Since its inception, the company has produced over 40 plays, and expanded its offerings to include a lecture series featuring world-renowned Shakespeare scholars, a Shakespeare School Tour, and a Classical Acting Academy, which provides intensive training for emerging actors, culminating in a free summer Shakespeare production for the public. As a result, The Philadelphia Shakespeare Theatre has reached over 40,000 high-school students and approximately 70,000 adult audience members. This year, Khan and her company will celebrate the 450th anniversary of Shakespeare’s birth with a production of one of The Bard’s most popular works, ROMEO AND JULIET, and a full slate of supplemental programming and collaborations.

Cast of The Philadelphia Shakespeare Theatre’s 2011 production of AS YOU LIKE IT  (Photo courtesy of The Philadelphia Shakespeare Theatre)

Cast of The Philadelphia Shakespeare Theatre’s 2011 production of AS YOU LIKE IT (Photo courtesy of The Philadelphia Shakespeare Theatre)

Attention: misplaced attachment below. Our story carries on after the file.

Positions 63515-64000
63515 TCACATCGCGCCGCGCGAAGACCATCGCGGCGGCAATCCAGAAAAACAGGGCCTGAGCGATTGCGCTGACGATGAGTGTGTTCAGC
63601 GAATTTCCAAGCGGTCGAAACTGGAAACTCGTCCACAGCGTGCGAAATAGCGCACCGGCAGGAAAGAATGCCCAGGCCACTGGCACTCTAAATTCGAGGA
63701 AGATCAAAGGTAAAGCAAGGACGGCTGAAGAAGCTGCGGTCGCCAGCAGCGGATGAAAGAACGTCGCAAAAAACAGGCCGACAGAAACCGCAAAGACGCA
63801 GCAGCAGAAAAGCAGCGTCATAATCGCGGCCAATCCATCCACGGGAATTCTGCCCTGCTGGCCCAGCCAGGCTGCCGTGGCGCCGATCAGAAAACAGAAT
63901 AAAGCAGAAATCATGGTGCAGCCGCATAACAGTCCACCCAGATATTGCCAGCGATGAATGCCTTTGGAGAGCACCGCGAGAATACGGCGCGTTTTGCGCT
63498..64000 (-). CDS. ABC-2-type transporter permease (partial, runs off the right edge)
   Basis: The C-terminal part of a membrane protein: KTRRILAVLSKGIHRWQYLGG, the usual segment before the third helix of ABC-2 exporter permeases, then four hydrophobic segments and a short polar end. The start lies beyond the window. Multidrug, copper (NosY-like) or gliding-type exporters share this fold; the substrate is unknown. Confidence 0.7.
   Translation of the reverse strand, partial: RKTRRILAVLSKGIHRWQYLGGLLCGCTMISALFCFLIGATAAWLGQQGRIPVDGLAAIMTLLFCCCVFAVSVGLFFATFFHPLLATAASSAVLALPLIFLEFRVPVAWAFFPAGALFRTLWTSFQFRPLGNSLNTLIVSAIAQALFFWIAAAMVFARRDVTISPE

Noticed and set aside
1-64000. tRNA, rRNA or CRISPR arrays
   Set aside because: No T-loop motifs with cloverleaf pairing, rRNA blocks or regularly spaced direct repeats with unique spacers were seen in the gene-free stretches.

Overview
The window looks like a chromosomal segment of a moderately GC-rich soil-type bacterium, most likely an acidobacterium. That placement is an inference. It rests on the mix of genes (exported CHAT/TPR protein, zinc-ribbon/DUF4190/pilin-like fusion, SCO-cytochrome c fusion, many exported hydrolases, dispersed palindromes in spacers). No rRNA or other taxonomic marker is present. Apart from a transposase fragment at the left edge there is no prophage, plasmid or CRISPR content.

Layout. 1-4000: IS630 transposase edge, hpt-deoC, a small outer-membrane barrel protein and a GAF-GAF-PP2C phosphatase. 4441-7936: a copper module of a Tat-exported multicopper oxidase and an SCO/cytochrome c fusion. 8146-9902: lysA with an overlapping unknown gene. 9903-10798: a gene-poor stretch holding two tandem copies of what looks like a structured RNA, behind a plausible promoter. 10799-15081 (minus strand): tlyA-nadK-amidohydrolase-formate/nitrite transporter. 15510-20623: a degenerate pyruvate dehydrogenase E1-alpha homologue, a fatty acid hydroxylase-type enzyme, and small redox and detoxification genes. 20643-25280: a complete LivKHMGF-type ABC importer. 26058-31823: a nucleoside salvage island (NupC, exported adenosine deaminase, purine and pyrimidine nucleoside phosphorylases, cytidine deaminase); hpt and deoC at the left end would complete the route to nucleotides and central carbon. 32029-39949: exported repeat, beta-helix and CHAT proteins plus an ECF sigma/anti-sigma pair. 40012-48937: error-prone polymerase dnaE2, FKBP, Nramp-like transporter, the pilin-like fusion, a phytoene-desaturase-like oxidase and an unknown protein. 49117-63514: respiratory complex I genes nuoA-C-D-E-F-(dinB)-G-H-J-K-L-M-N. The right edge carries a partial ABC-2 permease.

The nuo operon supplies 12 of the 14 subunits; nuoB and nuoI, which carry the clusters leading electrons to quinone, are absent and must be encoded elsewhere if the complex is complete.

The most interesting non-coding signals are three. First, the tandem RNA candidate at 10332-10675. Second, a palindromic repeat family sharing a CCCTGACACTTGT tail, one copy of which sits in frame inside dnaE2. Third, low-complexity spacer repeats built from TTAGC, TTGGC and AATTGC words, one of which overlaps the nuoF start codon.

Phindie: Why did you decide to focus your talents and energy exclusively on Shakespeare?
Carmen Khan: I had a teacher when I was fourteen, in a terrible place in London; she introduced me to poets, sonnets, and Shakespeare. I was an at-risk kid, I should probably be dead—I was surrounded by drugs and violence, both in and out of the home. But my teacher put me on the right path. I began performing, I took classes, and that led me to where I am today.

Phindie: What is your main goal in producing the works of Shakespeare for Philadelphia audiences?